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Metha

1996 Tod Pardon Born: Saratoga Springs, New York 1952 sterling silver, 14k gold, copper, pigment, simulated ivory horn, wood, beads 6 7/8 x 2 1/8 x 7/8 in. (17.5 x 5.4 x 2.3 cm.) Smithsonian American Art Museum Gift of Martha and Pat Connell 1996.100 Smithsonian American Art Museum
Luce Foundation Center, 4th Floor, 52B


Luce Center Quote

“Over the past ten years my work has embraced this duality, of whimsy and fear . . . I find an exquisite irony in using the medium of jewelry, meant to be an expression of beautiful adornment, as a canvas for my ‘bugaboos.’” Tod Pardon

Luce Center Label

Metha is an example of the figural brooches that characterize Tod Pardon’s mature work. This small-scale figure recalls Colima figures of western Mexico and Cycladic art of ancient Greece, and incorporates the leg-wrapping tradition of the Masai warriors of Kenya. By including a display pedestal in the work, Pardon departs from conventional ideas of the function of jewelry. He encourages the viewer to appreciate the formal relationships of color, form, and texture.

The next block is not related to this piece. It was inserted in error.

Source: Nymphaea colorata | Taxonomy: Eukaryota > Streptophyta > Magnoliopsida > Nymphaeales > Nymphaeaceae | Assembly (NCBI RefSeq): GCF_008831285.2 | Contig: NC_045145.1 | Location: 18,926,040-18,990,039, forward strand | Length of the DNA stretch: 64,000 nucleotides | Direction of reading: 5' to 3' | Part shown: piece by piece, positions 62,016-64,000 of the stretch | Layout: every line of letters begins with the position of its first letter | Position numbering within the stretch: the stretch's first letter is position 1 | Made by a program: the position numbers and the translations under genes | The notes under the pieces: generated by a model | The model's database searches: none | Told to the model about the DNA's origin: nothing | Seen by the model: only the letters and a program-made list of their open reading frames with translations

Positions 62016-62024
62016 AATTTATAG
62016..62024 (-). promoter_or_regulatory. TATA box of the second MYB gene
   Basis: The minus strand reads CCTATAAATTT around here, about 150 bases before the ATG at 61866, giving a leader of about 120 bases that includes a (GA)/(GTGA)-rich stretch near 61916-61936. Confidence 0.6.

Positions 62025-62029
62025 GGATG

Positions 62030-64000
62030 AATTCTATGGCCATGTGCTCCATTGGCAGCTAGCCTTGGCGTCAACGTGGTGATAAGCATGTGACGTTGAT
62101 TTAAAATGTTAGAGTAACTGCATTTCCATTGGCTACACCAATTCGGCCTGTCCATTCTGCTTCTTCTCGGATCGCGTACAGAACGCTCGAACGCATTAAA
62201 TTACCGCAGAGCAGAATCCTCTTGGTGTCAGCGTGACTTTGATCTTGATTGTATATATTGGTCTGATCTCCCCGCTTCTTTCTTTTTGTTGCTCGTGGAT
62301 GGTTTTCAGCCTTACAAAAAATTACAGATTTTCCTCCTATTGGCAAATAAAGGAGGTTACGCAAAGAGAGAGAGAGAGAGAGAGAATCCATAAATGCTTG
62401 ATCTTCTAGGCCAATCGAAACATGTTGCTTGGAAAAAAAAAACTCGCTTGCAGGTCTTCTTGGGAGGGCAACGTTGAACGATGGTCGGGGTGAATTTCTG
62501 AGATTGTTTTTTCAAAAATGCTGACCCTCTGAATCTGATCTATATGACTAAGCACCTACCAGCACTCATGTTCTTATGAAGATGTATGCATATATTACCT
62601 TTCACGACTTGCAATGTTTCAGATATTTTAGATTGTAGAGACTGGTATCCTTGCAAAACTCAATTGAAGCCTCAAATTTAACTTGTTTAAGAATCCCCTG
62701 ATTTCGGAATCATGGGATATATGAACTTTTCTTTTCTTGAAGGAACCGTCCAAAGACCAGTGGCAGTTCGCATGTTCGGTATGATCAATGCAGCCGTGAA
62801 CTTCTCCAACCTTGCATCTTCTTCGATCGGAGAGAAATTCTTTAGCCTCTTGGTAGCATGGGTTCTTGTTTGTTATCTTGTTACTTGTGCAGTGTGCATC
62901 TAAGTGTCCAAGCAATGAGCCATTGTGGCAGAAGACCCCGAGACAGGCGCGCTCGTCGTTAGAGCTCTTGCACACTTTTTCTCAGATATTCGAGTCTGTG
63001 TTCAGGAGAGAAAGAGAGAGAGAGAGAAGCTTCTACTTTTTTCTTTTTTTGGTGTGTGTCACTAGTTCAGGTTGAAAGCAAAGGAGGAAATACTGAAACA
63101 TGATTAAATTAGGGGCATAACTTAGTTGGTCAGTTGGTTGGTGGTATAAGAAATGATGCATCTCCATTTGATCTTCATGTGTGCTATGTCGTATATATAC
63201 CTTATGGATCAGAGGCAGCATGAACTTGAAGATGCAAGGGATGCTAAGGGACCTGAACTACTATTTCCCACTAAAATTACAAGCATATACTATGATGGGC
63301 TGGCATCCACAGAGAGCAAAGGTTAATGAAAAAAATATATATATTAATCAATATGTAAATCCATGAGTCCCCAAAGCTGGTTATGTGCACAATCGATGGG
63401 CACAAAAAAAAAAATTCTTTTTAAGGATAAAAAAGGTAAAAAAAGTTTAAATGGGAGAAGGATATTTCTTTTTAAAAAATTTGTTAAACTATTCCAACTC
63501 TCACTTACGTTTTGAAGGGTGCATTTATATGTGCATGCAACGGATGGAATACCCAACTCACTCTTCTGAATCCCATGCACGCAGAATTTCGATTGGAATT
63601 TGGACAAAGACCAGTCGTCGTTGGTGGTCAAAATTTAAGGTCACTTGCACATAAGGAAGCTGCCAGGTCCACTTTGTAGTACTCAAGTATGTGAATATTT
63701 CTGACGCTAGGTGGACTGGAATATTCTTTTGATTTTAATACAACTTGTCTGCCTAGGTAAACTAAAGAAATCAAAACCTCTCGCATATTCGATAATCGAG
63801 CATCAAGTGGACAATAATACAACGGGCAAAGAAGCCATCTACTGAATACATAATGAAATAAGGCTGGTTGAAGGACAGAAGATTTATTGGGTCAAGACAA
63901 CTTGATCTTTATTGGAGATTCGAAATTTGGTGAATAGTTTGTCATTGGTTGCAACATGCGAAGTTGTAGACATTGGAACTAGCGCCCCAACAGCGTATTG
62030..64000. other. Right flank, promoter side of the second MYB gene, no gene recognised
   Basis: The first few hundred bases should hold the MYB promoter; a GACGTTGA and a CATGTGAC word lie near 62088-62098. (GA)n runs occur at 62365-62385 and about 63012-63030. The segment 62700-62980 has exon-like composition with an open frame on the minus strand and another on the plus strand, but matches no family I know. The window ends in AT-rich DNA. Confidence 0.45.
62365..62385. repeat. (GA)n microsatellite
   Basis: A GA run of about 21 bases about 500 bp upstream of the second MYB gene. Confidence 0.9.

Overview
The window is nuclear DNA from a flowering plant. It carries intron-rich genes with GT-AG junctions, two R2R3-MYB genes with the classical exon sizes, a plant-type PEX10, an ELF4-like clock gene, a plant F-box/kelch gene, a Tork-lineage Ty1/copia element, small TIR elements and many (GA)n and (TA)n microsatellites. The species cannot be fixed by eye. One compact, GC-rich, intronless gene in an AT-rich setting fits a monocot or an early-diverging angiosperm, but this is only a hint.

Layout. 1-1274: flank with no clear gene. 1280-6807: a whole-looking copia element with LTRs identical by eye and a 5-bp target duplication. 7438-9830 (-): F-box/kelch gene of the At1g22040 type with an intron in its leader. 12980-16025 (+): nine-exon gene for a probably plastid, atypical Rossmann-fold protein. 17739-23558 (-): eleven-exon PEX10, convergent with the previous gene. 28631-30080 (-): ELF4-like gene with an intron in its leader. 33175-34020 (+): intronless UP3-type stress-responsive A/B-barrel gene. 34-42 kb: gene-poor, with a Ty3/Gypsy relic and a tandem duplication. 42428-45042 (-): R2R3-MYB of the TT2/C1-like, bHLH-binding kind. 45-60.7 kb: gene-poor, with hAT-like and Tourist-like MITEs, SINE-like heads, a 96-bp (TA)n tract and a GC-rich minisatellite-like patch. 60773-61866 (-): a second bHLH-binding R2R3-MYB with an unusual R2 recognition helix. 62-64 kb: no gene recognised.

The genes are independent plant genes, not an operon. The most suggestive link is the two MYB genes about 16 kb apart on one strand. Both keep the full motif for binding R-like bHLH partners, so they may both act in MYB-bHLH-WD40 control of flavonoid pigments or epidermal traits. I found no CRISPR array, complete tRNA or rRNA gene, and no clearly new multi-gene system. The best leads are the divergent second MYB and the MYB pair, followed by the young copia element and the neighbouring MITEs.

Keywords

Abstract

Figure female - full length

decorative arts - jewelry

Crafts - Metal

metal - copper

metal - gold

metal - silver

About Tod Pardon

Born: Saratoga Springs, New York 1952